What is 'Remuneration'

Remuneration is payment or compensation received for services or employment. This includes base salary and any bonuses or other economic benefits that an employee or executive receives during employment.

BREAKING DOWN 'Remuneration'

Remuneration often refers to the total compensation received by an executive, which includes not only the person's base salary but options, bonuses, expense accounts and other forms of compensation. The amount of remuneration and the form it takes is dependent on many factors, including the employee's value to the company (full-time vs. part-time, executive position vs. entry-level), the job type (salaried vs. hourly pay, commission vs. base pay, tipped positions) and the company's business model (some companies offer bonuses or employee stock options while others do not). One company might try to hire a desirable employee of another company by offering better remuneration. In the case of recruiting executives, this corporate "wooing" is known as a golden hello.

Many people argue that the senior executives at many companies have unreasonably high remuneration. If you're investing in a company, this is important information to have. For more information and to learn how to determine whether the company in which you're investing is looking out for the best interests of its stockholders, read Executive Compensation: How Much Is Too Much? There also are misconceptions about the value of one job versus another, as discussed in Compensation Myths: Burger Flipper vs. Investment Banker.

Types of Remuneration

Remuneration refers to the monetary rewards that an employee receives, but these rewards can take different forms. For example, some positions pay a salary, while others pay by the hour. Many sales positions offer a commission on the sales made by an employee or a percentage of the amount sold. Some of these commissioned positions offer a base salary, whereas others are solely dependent on commission. Many positions in the food service and hospitality industries rely on tips, as their base pay does not meet the minimum wage.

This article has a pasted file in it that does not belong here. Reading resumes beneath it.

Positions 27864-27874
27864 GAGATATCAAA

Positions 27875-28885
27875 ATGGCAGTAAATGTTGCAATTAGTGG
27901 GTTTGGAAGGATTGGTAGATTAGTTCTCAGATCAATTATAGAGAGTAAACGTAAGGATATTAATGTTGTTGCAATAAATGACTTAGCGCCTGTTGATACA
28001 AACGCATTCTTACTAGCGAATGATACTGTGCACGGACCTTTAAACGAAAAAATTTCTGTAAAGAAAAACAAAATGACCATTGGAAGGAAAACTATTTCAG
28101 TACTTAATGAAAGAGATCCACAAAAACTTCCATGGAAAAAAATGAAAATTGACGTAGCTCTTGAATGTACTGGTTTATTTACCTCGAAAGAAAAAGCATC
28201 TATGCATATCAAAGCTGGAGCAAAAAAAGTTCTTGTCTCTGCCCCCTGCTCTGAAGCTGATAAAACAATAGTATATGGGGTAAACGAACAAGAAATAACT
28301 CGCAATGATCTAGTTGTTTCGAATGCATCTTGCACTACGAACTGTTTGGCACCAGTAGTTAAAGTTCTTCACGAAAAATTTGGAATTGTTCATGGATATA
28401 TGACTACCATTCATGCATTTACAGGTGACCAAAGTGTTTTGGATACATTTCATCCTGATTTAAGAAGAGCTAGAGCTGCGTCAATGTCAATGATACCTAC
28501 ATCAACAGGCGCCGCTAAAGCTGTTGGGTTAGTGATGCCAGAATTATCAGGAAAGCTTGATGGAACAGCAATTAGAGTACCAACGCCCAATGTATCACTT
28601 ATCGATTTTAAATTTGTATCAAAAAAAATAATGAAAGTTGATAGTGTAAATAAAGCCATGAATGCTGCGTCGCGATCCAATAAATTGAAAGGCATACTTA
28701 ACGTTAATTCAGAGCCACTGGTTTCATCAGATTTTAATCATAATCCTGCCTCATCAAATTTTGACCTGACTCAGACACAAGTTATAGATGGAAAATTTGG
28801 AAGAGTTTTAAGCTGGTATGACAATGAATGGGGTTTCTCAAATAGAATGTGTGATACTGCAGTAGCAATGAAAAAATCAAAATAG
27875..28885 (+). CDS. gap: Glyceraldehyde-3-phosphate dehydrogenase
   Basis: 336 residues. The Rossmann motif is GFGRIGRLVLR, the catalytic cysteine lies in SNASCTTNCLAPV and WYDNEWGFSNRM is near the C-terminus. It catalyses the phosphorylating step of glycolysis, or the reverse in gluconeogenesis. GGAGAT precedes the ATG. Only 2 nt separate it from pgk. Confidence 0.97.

Another type of remuneration is deferred compensation, which sets aside an employee's earnings to be redeemed at a later date. One common example of this is a retirement plan. To understand the reasons why it might be a good idea to enroll in such a program, see Benefits of Deferred Compensation Plans.

Remuneration also refers to the benefits an employee receives from his or her company. These can come in the form of health insurance, gym memberships, the use of a company mobile device or company car or others, depending on the company. If an employee is injured or becomes disabled during employment, he or she is also entitled to workers' compensation.

Minimum Wage

The minimum wage is the lowest remuneration an employer can legally offer to employees. It is enforced by federal law and can vary by state, as long as the state amount is higher than the federal amount. Minimum wage tends to increase as inflation rises, though this is not always the case and is the subject of heavy debate. (For more, see: Is the Minimum Wage Fair?)

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